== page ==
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What Dogs Do

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To the editors:

Ben Joravsky's report (Neighborhood News, July 15) on the attempt to ban dogs from Evanston parks gave a fairly balanced view of the situation and ended on a constructive note. I can't help commenting, though, on the twisted logic expressed by some of that city's dog owners, which reminds one of arguments used by smokers' rights groups. The psychiatrist's assertion that it would be "untherapeutic" to keep dogs out of parks indicates pretty well the self-centered view of owners who don't seem to care that playful, unleashed dogs can be a danger to children, bicyclists and others, including park wildlife; that not everybody feels so casually about stepping in dog shit and not realizing it until the rugs at home smell; and that many people are very afraid of the large breeds which people use for bodyguard purposes. I doubt most people find other people's dogs "therapeutic."

I bicycle to work every day through Lincoln Park and my experience there, and elsewhere, is that the conscientious dog owner is well in the minority. I have run into dogs many times while cycling because the unleashed animals did not realize that the bike path was my roadway. I have saved squirrels and birds and wild ducks from early death by dogs, who were allowed to stalk park wildlife for fun, and whose owners used the "F" word on me when I dared to interrupt their little game. I have seen kids scream in fear as a large dog ran toward them. I have noticed how infrequently dog owners carry any means of removing their dog's shit from public or private lawns and sidewalks. I shudder for blind or unlucky pedestrians. Dog shit and urine may be natural fertilizers, but like any fertilizer they burn and destroy vegetation when applied full strength. I doubt many home owners are grateful for the free fertilizer dispensed undiluted on lawns, flowers and shrubs.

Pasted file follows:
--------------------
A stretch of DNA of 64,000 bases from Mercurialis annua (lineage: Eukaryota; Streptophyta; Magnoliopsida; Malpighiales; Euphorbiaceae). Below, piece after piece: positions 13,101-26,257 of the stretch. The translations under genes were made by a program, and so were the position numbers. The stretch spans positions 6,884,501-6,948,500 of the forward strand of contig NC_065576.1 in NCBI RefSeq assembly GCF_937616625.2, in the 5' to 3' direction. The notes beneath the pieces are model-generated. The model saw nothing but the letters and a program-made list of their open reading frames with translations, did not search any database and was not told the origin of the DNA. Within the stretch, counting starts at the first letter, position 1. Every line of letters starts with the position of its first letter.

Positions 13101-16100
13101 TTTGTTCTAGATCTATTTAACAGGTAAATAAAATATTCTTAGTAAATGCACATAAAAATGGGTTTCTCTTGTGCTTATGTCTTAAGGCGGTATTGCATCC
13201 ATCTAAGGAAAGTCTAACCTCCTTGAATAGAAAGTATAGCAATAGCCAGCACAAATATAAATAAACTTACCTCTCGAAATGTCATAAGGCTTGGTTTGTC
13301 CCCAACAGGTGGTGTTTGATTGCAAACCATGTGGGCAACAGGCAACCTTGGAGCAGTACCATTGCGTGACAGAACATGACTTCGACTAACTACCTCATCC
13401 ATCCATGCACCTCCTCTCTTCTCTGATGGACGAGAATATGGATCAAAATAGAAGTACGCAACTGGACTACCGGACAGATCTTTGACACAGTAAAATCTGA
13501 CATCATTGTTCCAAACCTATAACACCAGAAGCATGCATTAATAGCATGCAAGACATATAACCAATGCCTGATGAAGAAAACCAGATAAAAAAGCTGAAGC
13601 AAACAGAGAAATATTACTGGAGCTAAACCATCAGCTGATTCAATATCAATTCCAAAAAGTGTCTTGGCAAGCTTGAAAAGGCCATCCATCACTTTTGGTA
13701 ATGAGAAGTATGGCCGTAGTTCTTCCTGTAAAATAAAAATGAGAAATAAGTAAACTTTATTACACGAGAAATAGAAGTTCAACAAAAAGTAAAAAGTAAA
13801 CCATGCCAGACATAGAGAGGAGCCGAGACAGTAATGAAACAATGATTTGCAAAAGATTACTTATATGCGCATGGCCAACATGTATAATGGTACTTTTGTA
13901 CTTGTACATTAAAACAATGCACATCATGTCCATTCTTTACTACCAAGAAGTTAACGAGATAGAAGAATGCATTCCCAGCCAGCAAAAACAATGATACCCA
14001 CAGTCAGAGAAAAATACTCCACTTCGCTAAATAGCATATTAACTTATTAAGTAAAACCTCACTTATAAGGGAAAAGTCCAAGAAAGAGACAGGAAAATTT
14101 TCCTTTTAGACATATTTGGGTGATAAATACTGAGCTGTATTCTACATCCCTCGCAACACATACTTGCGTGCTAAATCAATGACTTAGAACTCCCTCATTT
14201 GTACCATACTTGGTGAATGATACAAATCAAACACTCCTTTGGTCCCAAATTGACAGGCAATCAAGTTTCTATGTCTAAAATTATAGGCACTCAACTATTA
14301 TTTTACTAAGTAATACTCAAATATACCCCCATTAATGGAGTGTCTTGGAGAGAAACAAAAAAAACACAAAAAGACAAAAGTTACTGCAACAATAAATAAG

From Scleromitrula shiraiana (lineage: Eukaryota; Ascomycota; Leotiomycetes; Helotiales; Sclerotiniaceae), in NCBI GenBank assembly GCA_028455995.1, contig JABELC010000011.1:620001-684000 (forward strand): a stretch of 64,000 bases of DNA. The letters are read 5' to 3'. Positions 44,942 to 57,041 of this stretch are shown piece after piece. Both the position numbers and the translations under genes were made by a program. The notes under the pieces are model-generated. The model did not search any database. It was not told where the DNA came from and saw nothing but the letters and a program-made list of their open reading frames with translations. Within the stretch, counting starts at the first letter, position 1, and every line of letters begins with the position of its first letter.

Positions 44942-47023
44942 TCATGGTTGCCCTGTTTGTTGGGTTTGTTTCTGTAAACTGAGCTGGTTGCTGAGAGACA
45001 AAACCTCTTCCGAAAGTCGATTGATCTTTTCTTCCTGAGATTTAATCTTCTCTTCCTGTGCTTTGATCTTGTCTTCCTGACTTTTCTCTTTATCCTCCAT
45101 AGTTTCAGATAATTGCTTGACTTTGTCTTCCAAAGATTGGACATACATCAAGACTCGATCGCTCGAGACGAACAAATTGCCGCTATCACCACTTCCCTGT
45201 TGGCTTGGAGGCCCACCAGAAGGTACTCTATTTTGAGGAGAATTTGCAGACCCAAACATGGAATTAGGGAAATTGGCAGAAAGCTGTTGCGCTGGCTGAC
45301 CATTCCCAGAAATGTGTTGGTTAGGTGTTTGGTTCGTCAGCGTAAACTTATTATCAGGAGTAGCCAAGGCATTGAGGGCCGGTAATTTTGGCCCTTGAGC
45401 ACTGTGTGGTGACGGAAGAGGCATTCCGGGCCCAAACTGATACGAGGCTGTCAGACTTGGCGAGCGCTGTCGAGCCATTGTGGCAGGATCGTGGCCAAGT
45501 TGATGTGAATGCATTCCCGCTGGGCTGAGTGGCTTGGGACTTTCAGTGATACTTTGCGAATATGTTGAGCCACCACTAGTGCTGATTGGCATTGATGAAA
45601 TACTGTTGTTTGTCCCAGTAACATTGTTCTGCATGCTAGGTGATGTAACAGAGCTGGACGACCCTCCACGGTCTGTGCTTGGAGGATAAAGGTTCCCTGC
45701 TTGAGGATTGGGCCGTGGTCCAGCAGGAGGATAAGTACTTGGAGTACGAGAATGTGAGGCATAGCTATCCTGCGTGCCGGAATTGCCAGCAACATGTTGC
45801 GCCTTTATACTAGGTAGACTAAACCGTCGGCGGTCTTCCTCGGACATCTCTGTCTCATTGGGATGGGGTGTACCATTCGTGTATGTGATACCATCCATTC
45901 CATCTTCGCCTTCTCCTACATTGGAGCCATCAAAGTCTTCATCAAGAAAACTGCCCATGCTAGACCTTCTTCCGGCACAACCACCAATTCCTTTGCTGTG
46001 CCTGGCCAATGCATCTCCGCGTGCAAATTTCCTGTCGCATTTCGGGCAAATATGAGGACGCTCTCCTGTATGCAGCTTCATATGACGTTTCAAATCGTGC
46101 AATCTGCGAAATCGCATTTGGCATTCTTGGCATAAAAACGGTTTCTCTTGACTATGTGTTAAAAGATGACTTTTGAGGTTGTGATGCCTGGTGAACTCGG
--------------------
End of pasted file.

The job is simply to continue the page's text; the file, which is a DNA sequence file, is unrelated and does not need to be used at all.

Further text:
Finally, to Alderman Ann Rainey, I suggest that before deciding that the well-organized dog owners who created the Evanston brouhaha actually represent majority views, you do a little research. Your impulse for proposing the restrictive dog ordinance was "over 100 complaints in the last year." Many people only complain when truly outraged, and have a lot of other things to worry about. I doubt the majority of Evanston's voters would object to either increasing restrictions on dogs or at least strictly enforcing laws already written. I'm thinking of finding out why Chicago's existing laws on dogs aren't being enforced.

Tom Kara

N. Malden

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